Inventions and Patents

An invention is “anything under the sun” made by humans. Inventions include many types of discoveries and technical innovations, including processes, methods, machines, articles of manufacture, devices, chemicals, and compositions of matter. An invention, if novel, useful, and non-obvious, may be protected by a patent.

The U.S. Constitution recognizes the value of innovation to the country, and authorized congress to enact laws protecting inventions. Pursuant to these laws (Title 35, United States Code), the owner of a patent is provided with a time-limited right to exclude others from making, using, or selling an invention. In exchange for this right to exclude, the published patent document fully describes the invention so that others having skill in the art may make and use the invention. The “claims” of a patent document—the numbered paragraphs at the end of the patent document—legally define the boundaries of the invention and the owner’s right to exclude others from exploiting it.

Under United States law, an inventor is a person who takes part in the conception of the ultimate working invention. Because inventorship is tied to the claims of a patent application, the inventorship on the ultimate patent document may change as the claims in the application change in the process of obtaining the patent. At the University the final inventorship determination is referred to outside patent counsel.

When an employee of an organization is an inventor, most organizations will own that employee’s invention, either by an employment contract or by organization policy. According to the University’s rules, inventions created by University employees as a result of their duties, or by any person (including a University employee) through the use of University resources such as facilities, equipment, funds or funds under the control of or administered by the University, are the property of the University. See “General Rules Concerning University Organization and Procedure”.  Inventors who create intellectual property in which the University has an ownership interest are required to submit invention disclosures to the appropriate campus Office of Technology Management.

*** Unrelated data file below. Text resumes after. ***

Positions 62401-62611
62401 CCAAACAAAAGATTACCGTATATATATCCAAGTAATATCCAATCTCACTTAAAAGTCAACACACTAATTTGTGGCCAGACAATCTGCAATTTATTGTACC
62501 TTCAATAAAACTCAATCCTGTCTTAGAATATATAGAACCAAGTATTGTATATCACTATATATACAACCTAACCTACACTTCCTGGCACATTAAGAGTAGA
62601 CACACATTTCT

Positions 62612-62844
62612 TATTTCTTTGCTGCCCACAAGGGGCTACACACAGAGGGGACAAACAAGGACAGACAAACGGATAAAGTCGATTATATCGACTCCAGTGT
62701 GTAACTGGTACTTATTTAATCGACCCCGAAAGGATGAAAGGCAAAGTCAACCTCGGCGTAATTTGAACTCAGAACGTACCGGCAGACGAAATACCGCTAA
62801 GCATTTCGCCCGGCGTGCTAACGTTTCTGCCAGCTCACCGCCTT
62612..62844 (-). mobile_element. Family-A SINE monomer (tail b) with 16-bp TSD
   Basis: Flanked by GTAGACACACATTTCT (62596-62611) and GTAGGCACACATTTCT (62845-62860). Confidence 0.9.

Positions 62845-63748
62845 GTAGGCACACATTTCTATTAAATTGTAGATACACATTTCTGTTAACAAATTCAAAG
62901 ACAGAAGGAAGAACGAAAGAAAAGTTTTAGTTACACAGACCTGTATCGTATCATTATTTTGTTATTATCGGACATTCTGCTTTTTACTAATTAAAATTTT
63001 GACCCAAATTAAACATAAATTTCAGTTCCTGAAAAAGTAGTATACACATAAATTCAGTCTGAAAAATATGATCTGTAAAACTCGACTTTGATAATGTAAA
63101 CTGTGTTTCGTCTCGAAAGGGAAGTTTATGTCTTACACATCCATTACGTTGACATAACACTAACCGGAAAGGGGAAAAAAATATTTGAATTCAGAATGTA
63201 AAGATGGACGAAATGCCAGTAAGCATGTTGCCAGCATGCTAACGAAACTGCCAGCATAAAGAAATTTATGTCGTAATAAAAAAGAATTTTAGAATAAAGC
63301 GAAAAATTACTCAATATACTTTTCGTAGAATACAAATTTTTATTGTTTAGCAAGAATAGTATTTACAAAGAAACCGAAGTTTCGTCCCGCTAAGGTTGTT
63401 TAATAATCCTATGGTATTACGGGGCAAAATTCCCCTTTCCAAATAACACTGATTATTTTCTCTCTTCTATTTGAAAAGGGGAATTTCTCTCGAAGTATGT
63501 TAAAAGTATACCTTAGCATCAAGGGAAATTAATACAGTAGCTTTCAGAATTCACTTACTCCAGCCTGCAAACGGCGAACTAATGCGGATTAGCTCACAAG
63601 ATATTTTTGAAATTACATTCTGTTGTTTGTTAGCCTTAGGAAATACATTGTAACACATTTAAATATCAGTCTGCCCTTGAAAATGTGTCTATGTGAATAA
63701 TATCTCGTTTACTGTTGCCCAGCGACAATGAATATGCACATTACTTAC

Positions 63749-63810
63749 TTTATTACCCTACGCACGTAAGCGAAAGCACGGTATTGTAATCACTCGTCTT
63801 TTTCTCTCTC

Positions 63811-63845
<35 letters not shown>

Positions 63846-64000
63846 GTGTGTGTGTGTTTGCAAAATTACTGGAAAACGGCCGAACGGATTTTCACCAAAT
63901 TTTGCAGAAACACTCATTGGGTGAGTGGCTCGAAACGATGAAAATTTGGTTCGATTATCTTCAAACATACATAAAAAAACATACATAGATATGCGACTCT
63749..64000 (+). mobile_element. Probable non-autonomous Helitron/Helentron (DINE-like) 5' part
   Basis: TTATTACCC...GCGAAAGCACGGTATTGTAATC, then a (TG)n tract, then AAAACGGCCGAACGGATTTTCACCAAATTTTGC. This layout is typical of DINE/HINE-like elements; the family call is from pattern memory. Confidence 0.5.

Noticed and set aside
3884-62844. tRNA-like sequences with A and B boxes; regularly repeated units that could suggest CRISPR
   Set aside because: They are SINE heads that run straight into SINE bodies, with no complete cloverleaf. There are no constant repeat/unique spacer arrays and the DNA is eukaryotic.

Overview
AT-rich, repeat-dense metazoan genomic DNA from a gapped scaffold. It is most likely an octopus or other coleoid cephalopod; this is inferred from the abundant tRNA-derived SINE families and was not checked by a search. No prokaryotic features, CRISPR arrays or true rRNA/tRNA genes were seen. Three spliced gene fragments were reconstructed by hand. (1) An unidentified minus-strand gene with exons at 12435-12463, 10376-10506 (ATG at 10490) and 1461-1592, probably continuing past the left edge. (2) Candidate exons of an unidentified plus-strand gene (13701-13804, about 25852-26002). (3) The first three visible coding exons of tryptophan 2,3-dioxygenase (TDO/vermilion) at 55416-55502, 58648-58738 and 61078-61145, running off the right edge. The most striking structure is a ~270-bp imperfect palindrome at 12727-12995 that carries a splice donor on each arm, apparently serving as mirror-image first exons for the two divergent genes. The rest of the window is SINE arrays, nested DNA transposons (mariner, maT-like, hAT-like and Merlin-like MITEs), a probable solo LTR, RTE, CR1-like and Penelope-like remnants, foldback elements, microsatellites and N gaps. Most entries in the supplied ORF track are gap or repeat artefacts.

Owners of inventions may apply for patent protection, and often rely upon patent attorneys to draft the claims and “prosecute” the patent. Patent applications containing a drawing, written descriptions and claims are filed in the United States Patent and Trademark Office (“USPTO”) and/or in various regional or national patent offices of foreign countries. Patent applications are examined against prior patents and publications and the examiner responds with an “office action” accepting (rarely) or rejecting (typically) the claims in the application. For rejected claims, the patent attorney, with the assistance of the inventor, will respond to the examiner’s arguments, rebutting them and/or amending the claims of the application. To obtain an issued patent, one or more responses to office actions are usually required. An issued patent will expire twenty years from the filing of a patent application, and maintenance payments to the USPTO will be required.

On March 16, 2013, the United States will switch from a “first to invent” system to a “first to file” system for newly filed patent applications. This will mean that the first inventor (or invention owner) to file a patent application will be awarded the patent. As before, certain public disclosures of an invention will bar the inventor’s ability to obtain a patent. However, where there previously was a one year period to file an application after a printed publication describing the invention, that “grace period” has been significantly curtailed. Because the revised patent laws allow for certain proceedings against those who may have wrongfully obtained a patent, it remains important for inventors to document their research, for example, in a laboratory notebook.

At the University, the Offices of Technology Management receive and evaluate invention disclosures, make decisions on whether to seek patent protection for University inventions, and market and license University inventions for commercial exploitation. Creators of University intellectual property are normally entitled to a portion of the net proceeds the University earns from this commercial exploitation of the invention. For more information, please visit the websites of the Office of Technology Management:
Chicago Campus
Urbana-Champaign & Springfield Campuses

For more information on the U.S. Patent System, please see The United States Patent & Trademark Office website.